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Mimi Lein is a designer of sets and environments for theater, dance, and opera based in Brooklyn, NY. Having arrived at set design from a background in architecture, her work often focuses on the interaction between audience/environment and object/performer. She is an artistic associate with Pig
Iron Theatre Company and the Civilians, resident designer at BalletTech, and co-founder of JACK, a new performance/art space in Brooklyn. In 2012, she received an OBIE Award for sustained excellence in set design.Recent work includes Natasha, Pierre & The Great Comet of 1812, The Oldest Boy (Lincoln Center), An Octoroon, A Public Reading…About the Death of Walt Disney (Soho Rep), The World is Round (RipeTime @ BAM), The Dance and the Railroad (Signature), Zero Cost House (Pig Iron), Elephant Room (St. Ann’s Warehouse), and a building-wide installation at Philadelphia’s Kimmel Center for the inaugural Philadelphia International Festival of the Arts. Her work has been presented at Lincoln Center Theatre, St. Ann’s Warehouse, Signature Theatre, Playwrights Horizons, the Public Theater, Soho Rep, The Kitchen, 13P, Ontological-Hysteric Theatre, Berkeley Rep, A.R.T., Mark Taper Forum, Wilma Theater, Longwharf Theatre, Goodman Theater, La Jolla Playhouse, Portland Center Stage, Alliance Theatre, Playmakers Rep, and Virginia Opera, among others. Mimi’s designs for dance have been presented in the Netherlands, Russia, and Taiwan. Lien is a recipient of a Lucille Lortel Award and American Theatre Wing Hewes Design Award (Natasha, Pierre & The Great Comet of 1812), Barrymore Award (Outrage), four Barrymore nominations, Drama Desk nomination, Audelco Award nomination, Bay Area Critics Circle nomination. She was selected to participate in the NEA/TCG Career Development Program, and was a MacDowell Colony fellow. Her design for Love Unpunished (Pig Iron) was exhibited in the Prague Quadrennial, and her sculptures were featured in the exhibition, LANDSCAPES OF QUARANTINE, at the Storefront for Art and Architecture. Education: BA (Architecture), Yale University, MFA (Stage Design), NYU Tisch School of the Arts.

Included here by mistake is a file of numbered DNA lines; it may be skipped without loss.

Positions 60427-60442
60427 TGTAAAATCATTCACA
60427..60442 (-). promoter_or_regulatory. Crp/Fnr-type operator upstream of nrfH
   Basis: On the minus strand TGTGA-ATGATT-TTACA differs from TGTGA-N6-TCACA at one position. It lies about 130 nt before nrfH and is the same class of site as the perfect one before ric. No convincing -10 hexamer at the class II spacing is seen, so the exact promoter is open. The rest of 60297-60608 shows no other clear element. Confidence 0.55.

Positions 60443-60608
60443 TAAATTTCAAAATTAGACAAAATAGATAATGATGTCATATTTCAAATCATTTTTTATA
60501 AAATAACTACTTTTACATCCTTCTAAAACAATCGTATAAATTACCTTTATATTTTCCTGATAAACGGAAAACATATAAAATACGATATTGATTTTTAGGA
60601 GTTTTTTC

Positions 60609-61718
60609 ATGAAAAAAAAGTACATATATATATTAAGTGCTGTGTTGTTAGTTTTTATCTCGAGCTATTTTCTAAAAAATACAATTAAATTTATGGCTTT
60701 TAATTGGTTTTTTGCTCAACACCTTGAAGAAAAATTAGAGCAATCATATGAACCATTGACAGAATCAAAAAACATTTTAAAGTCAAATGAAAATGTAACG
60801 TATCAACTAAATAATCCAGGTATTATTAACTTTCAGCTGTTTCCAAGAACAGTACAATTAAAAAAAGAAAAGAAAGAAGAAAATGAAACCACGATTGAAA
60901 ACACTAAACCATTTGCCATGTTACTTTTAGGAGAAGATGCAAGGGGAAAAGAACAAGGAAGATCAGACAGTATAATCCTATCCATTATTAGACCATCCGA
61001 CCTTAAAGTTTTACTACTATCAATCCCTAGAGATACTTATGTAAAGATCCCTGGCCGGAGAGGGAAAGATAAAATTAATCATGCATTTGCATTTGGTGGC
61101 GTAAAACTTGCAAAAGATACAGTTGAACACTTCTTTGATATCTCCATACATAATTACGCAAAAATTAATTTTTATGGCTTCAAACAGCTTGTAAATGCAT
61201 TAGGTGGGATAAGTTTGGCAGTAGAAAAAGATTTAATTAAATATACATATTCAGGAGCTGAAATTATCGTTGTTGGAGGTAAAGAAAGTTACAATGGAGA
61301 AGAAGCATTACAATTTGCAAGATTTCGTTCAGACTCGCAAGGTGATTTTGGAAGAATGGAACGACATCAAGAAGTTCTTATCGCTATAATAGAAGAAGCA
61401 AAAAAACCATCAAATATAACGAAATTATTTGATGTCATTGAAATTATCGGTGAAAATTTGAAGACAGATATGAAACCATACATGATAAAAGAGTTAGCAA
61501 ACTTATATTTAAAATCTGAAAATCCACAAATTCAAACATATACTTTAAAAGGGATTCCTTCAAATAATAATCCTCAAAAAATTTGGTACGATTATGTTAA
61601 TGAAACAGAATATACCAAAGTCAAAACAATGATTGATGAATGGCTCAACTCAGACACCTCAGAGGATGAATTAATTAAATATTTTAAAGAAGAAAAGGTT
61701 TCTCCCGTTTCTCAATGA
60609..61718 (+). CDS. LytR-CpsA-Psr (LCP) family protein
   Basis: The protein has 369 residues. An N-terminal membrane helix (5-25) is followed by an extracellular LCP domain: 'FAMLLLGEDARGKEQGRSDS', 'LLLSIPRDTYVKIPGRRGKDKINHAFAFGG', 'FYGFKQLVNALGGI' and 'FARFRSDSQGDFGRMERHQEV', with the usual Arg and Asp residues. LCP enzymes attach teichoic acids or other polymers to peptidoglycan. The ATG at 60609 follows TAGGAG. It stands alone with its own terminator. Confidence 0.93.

"The nuns who founded Marywood University in 1915 paid the mining company that sold them the land to leave pillars of coal untouched beneath their campus to ensure that the ground wouldn't give way.
A century later, the school drilled two wells into the abandoned, flooded mine to draw water. The water circulates through a system that cools the studios in its environmentally sustainable School of Architecture building..."
Read the full article at the Pittsburgh Post-Gazette.
Assistant Professor and Interior Architecture faculty Kevin Wyllie recently led a team of ten Marywood University students on a trip to Cape Charles, Virginia to participate in a Habitat for Humanity week-long service trip. Together the group met with the clients then worked on completing the siding, rafter trimming, railing systems, electrical systems, and two stairs for the project.